Martínez claims title in thrilling battle
Mexico's David Martínez became the IBA International Welterweight Champion with a majority decision win over Portuguese Fábio Costa at the Fairmont Southampton on Saturday night.
Both boxers had promised an “all-our war” during the build-up to the fight and proved as good as their word, treating the disappointingly sparse crowd inside the Poinciana Ballroom to ten rounds of breathless action.
It was a thrilling fight between two men already well-known to the local boxing fraternity, having both fought Nikki Bascome, who won the IBA strap via a unanimous points victory over Martínez 12 months ago.
The Bermudian, who suffered his only professional defeat to Costa, a fourth-round knockout two years ago, vacated the belt soon after to pursue fights at super lightweight.
It was the more experienced Martínez who dominated the early rounds, his crisp left jab controlling the distance and frustrating Costa, who swallowed an eye-catching three-punch combination towards the end of the round.
The Portuguese came out the second round all guns blazing, just as he had in his fight against Bascome, careering towards Martínez and forcing him onto the ropes.
However, the Mexican dealt with the attack far better than the Bermudian was able to, quickly re-establishing his jab and refusing to engage at close quarters.
By the end of the third, Costa, who was conceding height and reach, had made the necessary adjustments by adopting a more crouched stance, allowing him to duck under the Mexican's jab and close the distance.
Martínez, who admitted after the fight that his “Mexican spirit” got the better of him during the middle rounds by allowing Costa to drag him into a brawl, felt the full force of his opponent's power after being caught with a heavy right hand before shaking his head to dismiss any notion that he had been hurt.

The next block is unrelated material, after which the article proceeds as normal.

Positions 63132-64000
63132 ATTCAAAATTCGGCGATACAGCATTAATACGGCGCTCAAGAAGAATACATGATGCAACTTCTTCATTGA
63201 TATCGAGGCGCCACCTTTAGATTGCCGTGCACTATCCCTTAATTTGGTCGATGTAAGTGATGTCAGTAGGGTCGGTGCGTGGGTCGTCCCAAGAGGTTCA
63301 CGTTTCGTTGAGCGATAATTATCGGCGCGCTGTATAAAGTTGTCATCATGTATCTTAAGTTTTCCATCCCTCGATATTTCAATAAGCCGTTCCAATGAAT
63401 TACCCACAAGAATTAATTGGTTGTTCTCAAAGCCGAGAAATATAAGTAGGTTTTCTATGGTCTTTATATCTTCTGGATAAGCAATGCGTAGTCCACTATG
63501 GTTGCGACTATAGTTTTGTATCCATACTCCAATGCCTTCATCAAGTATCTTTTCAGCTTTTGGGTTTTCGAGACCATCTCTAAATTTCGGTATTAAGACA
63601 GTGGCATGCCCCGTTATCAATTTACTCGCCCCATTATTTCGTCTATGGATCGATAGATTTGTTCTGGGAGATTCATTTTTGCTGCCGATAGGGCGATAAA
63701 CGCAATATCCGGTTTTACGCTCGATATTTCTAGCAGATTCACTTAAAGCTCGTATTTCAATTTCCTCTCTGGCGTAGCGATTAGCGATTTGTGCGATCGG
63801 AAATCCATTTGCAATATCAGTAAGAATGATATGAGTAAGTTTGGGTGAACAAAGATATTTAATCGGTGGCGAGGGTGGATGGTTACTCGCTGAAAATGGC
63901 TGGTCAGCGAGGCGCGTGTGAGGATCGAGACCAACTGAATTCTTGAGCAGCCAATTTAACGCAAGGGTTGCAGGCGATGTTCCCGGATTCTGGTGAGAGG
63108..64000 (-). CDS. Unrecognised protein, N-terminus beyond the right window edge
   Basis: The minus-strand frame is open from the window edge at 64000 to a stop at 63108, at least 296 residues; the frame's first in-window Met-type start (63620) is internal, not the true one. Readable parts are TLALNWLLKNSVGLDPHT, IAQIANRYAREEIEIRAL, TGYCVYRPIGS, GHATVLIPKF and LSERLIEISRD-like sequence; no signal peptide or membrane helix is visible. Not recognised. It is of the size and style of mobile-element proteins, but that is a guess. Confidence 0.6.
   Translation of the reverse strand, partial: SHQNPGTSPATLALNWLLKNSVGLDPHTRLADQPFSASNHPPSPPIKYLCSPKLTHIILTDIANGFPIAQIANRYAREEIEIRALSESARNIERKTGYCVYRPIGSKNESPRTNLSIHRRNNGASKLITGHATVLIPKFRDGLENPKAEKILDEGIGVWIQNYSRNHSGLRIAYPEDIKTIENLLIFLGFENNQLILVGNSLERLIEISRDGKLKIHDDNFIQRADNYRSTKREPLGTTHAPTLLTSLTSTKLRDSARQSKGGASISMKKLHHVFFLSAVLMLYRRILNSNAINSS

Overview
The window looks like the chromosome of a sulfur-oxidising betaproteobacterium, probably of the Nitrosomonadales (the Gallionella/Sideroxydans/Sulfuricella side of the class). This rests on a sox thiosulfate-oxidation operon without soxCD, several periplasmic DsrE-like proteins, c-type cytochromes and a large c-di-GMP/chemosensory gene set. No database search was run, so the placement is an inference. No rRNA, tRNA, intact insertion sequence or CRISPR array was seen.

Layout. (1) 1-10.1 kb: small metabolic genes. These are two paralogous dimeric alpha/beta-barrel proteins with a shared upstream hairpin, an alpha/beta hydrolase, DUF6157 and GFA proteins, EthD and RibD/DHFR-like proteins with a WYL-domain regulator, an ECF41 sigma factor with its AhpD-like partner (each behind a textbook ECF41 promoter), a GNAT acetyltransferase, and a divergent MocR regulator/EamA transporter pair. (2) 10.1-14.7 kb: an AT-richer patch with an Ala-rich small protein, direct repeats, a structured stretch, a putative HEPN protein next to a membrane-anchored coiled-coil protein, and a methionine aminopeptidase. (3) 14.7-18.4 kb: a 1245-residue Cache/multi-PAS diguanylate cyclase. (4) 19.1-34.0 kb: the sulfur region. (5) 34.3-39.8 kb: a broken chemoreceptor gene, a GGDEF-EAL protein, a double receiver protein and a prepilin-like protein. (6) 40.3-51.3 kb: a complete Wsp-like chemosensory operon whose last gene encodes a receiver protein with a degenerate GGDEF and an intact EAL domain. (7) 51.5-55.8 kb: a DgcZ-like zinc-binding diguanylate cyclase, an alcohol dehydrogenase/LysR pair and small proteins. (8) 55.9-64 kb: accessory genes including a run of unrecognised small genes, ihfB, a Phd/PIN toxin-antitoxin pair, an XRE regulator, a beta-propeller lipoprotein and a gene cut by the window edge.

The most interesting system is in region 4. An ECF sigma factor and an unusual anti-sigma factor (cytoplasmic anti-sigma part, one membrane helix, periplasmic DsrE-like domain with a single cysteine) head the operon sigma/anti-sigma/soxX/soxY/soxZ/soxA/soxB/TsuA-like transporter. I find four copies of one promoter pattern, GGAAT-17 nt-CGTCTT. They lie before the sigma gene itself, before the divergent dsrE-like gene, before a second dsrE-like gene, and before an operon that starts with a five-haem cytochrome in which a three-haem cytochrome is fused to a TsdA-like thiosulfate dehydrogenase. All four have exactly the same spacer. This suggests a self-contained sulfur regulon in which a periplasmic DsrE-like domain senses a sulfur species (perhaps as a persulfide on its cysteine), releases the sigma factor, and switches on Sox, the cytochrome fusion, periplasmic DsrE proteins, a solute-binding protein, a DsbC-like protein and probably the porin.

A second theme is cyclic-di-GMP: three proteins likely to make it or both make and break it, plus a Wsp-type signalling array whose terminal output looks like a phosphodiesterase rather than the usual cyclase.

By now the fight had descended into a battle of wills, the machine-like Costa stalking Martínez and applying constant pressure, although the Mexican was also dishing out punishment of his own during their closely fought exchanges.
Costa looked to be enjoying the tear-up, turning to his vocal supporters before the start of the seventh, grinning menacingly before re-entering the furnace, and arguably edged the next two rounds with his relentless pressure and explosive punches, which appeared to carry more sting than a visibly tired Martínez.
The Mexican reasserted himself in the eighth, however, forcing Costa to retreat onto the ropes and bloodied his nose after landing a series of stiff blows.
Both fighters traded furious punches for the remainder of their hellacious battle, which the judges awarded in Martínez s favour 96-94, 97-93, 95-95, much to the disappointment of the island's Portuguese community, who had willed their fighter on with chants of “Fábio, Fábio” throughout the pulsating encounter.
Martínez, wearing a black sombrero borrowed from Bermudian amateur Andre Lambe, celebrated in the ring long after the final bell.
He said he hopes to have an opportunity to return to Bermuda to defend his belt.
“[Winning the title] means everything because I put in a huge effort to get this win,” said Martínez, whose coach Manuel Garrido acted as his translator.
“The strategy was to box behind the jab for the first five rounds, but in the third round my Mexican spirit came out and I was willing to brawl.
“It was difficult to brawl for ten rounds against a tough guy like Fábio, but I came here for just one reason and also showed that I had guts.”
Martínez, who improves his record to 14 wins from 19 bouts, said he always felt confident that he was winning the contest.
“Whenever I got hit by [Costa], I went back and hit him twice or three times more,” said the 26-year-old.
“That's why I was stealing the rounds. When the fight was over, the face of Costa and his team showed that he had lost.”
Costa, who suffered the first defeat of his eight-fight professional career, declined to comment.